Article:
Members Of Louisiana’s Congressional Delegation On Health Care Debate
Healthcare is the big issue in Washington. Republican Congressman Ralph Abraham of Richland Parish says federal lawmakers are heading in the right direction of repealing and replacing the Affordable Care Act. He says they can’t leave Obamacare as it is because it’s driving up premiums and people are losing coverage.
“We cannot leave Obamacare as it is because it has imploded. It’s just continuing to kick people off insurance. Nobody can afford what they have right now. It’s a mess, and we need to fix it,” Abraham said.
One of Governor John Bel Edwards’ biggest concerns with the replacement plan is losing Medicaid expansion. Abraham says most of the people on Medicaid are working people whose employers don’t offer insurance and who can’t afford it on their own. He says boosting the economy would resolve this.
“Once we get the employers involved, we get money coming back into the businesses, then most people will come off the Medicaid expansion and get into an employer based insurance, and this is exactly where we want to go with this,” Abraham said.
Abraham says the bill is still in its early form with a long way to go, but he’s certain about some changes that are coming. He says rolling back the taxes created under Obamacare will be one of those changes. He says eliminating the individual and employer mandates is also a key goal for the GOP.
“I want everyone to have access to healthcare, and you’ll see that in the Republican bill. But we’re not going to mandate, as Obamacare did, that you have to buy insurance. We will give everybody access to a plan that they can afford,” Abraham said.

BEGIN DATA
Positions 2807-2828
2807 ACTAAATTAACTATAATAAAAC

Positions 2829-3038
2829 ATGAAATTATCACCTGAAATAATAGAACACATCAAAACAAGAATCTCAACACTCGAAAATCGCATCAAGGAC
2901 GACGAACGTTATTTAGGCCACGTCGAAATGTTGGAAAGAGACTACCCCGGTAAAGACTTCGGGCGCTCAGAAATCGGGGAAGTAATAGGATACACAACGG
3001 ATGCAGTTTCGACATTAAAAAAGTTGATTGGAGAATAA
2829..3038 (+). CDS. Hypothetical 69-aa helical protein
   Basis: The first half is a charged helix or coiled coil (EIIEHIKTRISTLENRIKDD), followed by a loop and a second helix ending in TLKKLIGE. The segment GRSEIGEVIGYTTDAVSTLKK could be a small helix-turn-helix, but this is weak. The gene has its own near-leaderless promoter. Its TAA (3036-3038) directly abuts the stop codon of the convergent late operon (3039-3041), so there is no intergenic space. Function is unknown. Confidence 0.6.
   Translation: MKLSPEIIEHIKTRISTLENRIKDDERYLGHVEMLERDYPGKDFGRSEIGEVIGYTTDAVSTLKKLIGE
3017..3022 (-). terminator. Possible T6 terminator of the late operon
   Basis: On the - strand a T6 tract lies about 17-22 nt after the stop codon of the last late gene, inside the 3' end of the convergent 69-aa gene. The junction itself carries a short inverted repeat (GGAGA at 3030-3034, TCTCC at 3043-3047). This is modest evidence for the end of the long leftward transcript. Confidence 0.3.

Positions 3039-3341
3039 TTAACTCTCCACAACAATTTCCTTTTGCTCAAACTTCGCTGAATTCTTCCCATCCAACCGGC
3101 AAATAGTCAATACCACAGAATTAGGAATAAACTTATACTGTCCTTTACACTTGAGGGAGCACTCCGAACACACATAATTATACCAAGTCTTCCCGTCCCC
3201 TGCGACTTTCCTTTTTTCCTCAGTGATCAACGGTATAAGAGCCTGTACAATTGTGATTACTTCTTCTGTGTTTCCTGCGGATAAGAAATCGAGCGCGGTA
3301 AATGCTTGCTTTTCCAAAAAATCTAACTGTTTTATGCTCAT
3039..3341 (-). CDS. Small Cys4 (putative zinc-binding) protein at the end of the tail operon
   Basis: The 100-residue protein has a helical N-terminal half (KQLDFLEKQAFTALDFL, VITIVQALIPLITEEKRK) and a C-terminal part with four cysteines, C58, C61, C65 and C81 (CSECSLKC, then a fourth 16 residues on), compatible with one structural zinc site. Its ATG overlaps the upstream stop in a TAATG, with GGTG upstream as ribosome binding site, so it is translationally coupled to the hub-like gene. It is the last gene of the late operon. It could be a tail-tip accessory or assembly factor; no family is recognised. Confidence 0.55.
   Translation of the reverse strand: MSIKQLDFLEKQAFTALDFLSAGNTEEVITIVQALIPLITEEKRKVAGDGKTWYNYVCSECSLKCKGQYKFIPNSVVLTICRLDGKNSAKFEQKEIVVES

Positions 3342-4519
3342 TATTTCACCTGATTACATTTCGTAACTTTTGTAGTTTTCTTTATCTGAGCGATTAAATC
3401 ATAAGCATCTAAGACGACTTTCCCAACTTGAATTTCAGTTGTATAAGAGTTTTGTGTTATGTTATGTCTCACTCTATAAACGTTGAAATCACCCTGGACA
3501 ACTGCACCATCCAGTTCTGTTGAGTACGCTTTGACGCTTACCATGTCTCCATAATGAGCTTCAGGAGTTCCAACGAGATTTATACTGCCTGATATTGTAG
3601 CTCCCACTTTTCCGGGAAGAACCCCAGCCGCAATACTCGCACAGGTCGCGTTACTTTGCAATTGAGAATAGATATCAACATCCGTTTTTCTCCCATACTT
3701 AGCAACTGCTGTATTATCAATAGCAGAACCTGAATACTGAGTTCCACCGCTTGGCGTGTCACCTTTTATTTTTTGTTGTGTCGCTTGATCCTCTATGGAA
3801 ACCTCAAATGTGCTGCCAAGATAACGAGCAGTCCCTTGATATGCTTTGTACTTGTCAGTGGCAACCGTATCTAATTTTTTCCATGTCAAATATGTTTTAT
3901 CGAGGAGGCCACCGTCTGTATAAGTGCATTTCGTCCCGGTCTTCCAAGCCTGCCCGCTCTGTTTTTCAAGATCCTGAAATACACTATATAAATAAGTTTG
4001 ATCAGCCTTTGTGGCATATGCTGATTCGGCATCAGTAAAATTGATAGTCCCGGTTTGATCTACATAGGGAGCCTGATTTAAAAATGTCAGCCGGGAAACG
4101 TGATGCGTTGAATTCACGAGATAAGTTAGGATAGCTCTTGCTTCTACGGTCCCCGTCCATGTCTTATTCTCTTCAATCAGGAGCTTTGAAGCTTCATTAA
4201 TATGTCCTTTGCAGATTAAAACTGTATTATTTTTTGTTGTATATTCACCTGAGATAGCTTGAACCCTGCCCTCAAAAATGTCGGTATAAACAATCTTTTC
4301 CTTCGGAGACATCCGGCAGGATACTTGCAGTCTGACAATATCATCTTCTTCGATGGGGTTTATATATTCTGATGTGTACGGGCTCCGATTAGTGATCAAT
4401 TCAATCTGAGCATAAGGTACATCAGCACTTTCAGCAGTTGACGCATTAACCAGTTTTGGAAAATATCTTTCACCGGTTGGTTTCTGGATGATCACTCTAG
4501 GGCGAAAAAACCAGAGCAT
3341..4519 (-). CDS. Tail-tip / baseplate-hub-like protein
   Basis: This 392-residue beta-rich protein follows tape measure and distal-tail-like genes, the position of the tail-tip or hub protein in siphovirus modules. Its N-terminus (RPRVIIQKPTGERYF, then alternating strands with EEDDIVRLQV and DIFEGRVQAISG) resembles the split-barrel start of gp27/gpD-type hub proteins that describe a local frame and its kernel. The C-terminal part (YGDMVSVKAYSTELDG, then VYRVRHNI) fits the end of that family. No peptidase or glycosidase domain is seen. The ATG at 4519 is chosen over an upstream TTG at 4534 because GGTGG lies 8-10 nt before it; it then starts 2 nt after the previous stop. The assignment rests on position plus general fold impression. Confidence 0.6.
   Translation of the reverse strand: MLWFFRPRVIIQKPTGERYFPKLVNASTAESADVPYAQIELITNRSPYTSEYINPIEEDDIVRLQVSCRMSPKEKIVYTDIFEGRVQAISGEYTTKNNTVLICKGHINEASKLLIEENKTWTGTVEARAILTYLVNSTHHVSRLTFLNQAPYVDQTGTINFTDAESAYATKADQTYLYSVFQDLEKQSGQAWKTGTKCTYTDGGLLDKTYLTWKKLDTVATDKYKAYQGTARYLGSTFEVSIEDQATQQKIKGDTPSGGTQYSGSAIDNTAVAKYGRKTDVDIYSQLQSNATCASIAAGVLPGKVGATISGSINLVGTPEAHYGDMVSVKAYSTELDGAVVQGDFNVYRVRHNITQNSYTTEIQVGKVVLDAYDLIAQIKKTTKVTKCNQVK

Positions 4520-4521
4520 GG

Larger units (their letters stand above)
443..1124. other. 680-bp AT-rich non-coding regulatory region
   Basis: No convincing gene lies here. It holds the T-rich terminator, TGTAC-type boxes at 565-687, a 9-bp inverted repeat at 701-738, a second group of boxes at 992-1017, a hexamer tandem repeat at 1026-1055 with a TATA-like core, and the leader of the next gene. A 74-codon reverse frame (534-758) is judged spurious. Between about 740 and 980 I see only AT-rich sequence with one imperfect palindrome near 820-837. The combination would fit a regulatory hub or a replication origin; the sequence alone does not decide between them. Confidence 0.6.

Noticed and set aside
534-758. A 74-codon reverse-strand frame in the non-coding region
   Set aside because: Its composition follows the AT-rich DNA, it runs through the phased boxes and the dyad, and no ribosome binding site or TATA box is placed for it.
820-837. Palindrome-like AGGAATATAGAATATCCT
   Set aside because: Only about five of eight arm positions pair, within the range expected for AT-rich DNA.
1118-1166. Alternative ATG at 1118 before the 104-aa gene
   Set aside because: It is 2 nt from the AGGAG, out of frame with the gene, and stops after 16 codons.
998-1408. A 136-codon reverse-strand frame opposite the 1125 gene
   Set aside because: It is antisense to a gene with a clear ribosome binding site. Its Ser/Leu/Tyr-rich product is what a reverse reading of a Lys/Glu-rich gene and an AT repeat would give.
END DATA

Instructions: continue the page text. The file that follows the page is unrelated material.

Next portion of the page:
Baton Rouge Congressman Garret Graves says his biggest concern with the current Affordable Care Act is that it’s unaffordable. He says it’s the largest tax increase in US history. He says another issue is the limited access to physicians.
“It has prevented access to care rather than improving it. In fact, those that are on the Medicaid expansion only have access to about 10% of healthcare providers. The other thing is millions lost their plans, lost their doctors,” Graves said.
Graves says in the House replacement bill, the individual mandate will be removed, and citizens will no longer be fined for not having coverage. He says he also hopes to see policies that prevent medication costs from skyrocketing. He says after Obamacare, some companies increased the cost of their drugs by 100%.
“We can’t allow those sorts of ridiculous things to happen, those costs where the United States citizens pay multiple times more for drugs than in Canada, Europe, and other countries,” Graves said.